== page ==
As a professional in the tech industry, I have found myself coding late into the night or even pulling the occasional all-nighter.  I knew my work performance might suffer a bit the next day, but with deadlines looming, sleep was always the first thing I sacrificed.  A few months ago, I came across the book “Why We Sleep”, and I was alarmed to discover the lasting harmful impacts of my poor sleep habits.  I decided to research further to find out more as I now genuinely believe my life depends on it.  Here are some important takeaways:

How Poor Sleep Impacts Your Business

Economic Cost

Research by the RAND Corporation on the economic cost of insufficient sleep shows that insufficient sleep is robbing most nations of more than 2% of their GDP. At the time of publication in 2016, the US sustained the highest economic losses of all the countries studied with a loss of up to $411 billion a year.

Lost Workdays

In this same study, the researchers found that the US loses an equivalent of about 1.23 million working days due to insufficient sleep.

Job Satisfaction

Employees like their jobs less when they are sleep-deprived.


Sleep-deprived employees are less likely to work well in teams. A study has found this phenomenon called social loafing is more prevalent for individuals who lack sleep.

woman sleeping with pillow over her head while holding glasses in her hand.

Work Ethics

Employees are more unethical when sleep-deprived. Chris Barnes, from the University of Washington Foster’s School of business, has discovered that under-slept employees are more likely to engage in deceptive work practices. Also, they are more likely to blame other people in the workplace for their own mistakes.

Medical Cost

Companies tend to pay, on average, an extra $1,200 a year in medical and other costs for each sleep-deprived worker.

How Poor Sleep Impacts Individual Employees

Decreased pay

Economists Matthew Gibson and Jeffrey Shrader researched how sleep affects wages. They found that a daily increase in sleep by 1 hour will increase the wages on average by 4.9% in the long run.

Creativity and Innovation

It is within REM sleep (active dreaming) that individuals increase creative problem solving by up to 40%.[5] Also, REM sleep is more common during the last 5-8 hours of sleep each night.


the prefrontal cortex and thalamus areas of the brain that are critical for reining in self-control are taken off-line by lack of sleep.

Lack of Focus

The decrease in attention and working memory due to sleep deprivation is well established. Alertness is especially impaired, but a decline is also observed in several other attentional tasks including auditory, visuospatial attention, and reaction time tasks.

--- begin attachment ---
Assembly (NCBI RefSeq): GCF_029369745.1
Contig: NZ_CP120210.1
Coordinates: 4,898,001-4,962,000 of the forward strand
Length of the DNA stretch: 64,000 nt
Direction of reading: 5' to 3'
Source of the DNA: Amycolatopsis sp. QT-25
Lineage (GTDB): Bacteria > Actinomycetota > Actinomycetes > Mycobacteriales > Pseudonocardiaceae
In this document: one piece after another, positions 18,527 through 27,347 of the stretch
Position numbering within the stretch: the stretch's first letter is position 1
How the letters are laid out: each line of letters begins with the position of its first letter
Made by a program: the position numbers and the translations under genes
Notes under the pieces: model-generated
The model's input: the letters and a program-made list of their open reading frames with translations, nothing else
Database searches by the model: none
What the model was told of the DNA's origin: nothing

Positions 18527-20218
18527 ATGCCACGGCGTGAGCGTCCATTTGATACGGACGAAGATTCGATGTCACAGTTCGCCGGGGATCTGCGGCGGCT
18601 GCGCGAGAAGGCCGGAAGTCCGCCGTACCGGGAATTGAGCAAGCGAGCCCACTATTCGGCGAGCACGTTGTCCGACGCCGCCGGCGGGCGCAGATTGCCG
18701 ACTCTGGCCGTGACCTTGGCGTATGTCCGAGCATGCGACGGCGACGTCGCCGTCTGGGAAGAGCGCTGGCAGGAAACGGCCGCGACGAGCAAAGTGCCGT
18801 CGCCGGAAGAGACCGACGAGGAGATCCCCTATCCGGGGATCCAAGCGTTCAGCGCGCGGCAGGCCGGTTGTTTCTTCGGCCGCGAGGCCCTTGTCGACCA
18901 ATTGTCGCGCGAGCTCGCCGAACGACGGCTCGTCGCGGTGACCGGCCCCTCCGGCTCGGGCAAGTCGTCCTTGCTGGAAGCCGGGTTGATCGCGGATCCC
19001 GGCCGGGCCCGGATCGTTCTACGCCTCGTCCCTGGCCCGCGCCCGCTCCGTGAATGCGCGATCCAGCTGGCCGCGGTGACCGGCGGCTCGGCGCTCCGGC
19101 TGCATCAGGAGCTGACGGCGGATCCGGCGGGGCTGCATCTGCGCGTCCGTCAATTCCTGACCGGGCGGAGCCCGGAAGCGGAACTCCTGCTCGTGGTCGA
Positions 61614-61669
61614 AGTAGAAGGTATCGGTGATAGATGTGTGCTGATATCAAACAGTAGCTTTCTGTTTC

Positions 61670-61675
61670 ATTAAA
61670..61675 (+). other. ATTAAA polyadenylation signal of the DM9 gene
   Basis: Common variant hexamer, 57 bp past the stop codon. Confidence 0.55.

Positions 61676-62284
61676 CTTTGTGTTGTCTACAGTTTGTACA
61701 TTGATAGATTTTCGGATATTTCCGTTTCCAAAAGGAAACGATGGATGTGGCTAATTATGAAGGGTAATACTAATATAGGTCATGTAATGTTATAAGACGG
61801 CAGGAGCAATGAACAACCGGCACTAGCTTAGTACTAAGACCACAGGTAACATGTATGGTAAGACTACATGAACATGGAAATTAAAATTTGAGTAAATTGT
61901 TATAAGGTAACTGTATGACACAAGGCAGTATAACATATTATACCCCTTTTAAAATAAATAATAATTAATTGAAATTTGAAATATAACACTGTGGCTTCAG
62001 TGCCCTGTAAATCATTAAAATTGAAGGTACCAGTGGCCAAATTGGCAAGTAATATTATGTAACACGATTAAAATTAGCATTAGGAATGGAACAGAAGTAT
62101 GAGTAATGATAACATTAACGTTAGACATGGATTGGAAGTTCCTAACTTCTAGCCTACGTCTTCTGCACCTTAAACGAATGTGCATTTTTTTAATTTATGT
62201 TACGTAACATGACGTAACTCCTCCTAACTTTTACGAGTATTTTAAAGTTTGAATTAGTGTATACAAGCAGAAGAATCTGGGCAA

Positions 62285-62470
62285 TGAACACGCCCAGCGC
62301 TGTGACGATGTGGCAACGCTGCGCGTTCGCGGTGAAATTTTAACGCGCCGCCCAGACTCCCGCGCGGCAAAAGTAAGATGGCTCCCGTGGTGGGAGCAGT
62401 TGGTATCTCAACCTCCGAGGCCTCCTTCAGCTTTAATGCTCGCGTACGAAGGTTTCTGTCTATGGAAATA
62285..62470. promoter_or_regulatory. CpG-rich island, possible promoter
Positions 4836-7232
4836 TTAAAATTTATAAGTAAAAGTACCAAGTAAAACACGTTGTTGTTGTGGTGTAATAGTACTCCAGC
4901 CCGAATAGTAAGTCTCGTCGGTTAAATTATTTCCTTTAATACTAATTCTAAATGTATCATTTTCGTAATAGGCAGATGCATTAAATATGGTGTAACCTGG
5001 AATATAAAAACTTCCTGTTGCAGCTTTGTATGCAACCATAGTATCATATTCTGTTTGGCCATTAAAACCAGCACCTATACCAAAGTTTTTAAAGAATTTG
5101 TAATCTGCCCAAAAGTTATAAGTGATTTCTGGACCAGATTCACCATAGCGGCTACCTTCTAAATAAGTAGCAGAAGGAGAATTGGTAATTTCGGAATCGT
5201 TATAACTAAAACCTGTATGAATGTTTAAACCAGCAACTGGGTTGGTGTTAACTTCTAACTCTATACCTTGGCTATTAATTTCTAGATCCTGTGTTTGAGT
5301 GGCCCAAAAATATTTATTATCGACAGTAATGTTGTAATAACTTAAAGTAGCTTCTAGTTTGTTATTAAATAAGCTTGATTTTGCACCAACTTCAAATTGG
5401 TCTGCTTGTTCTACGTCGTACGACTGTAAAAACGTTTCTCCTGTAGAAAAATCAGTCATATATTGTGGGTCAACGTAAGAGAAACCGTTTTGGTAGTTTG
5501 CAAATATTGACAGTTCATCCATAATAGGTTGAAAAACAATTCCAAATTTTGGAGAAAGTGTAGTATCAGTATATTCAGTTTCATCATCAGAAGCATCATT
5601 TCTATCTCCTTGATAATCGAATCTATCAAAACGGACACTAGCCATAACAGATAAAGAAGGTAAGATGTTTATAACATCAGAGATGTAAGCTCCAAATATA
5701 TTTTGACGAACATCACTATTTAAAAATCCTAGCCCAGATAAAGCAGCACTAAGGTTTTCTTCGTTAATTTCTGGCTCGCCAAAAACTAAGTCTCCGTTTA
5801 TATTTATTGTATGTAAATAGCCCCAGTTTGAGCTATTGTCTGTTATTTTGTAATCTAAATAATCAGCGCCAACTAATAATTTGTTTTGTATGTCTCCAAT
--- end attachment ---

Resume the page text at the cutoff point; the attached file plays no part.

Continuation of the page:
Short-Term Memory

Memories formed while sleep-deprived are weaker memories. Studies in sleep-deprived rats have found that it is almost impossible to reinforce the synaptic connections between individual neurons that normally create a new memory circuit.

Weight Gain

Short sleep will increase hunger and appetite due to hormones leptin and ghrelin, compromise impulse control, and prevent effective weight loss when dieting. In one study while dieting, participants were given only 5 ½ hours of sleep.  They lost 70% of muscle instead of fat.  Other participants were given 8 ½ hours of sleep.  They lost over 50% of weight from fat.  When sleep-deprived, the body is very sparing about giving up fat reserves.  In another study, individuals who slept only 4 ½ hours of sleep ate 300 more calories each day compared to when the same individuals had 8 ½ hours of sleep. This equates to a weight gain of 10-15 pounds a year due to lack of sleep.

One thing I found most interesting in my research on this topic was that sleep-deprived participants in these research studies did not even perceive themselves as less productive than when they are well-rested.  In other words, I did not even realize that when I was attempting to work harder by forgoing sleep, I was being less productive thus needing to work longer to accomplish my goals.  I still struggle to make sure I get the recommended 7-8 ½ hours of sleep each night, but it is now a priority and no longer the first thing I sacrifice to my job.  I encourage you to do your own reading and research on this topic.  You may find it the boost you need in your career.

Lacy Sanvictores is a Software Engineer at Affirma.

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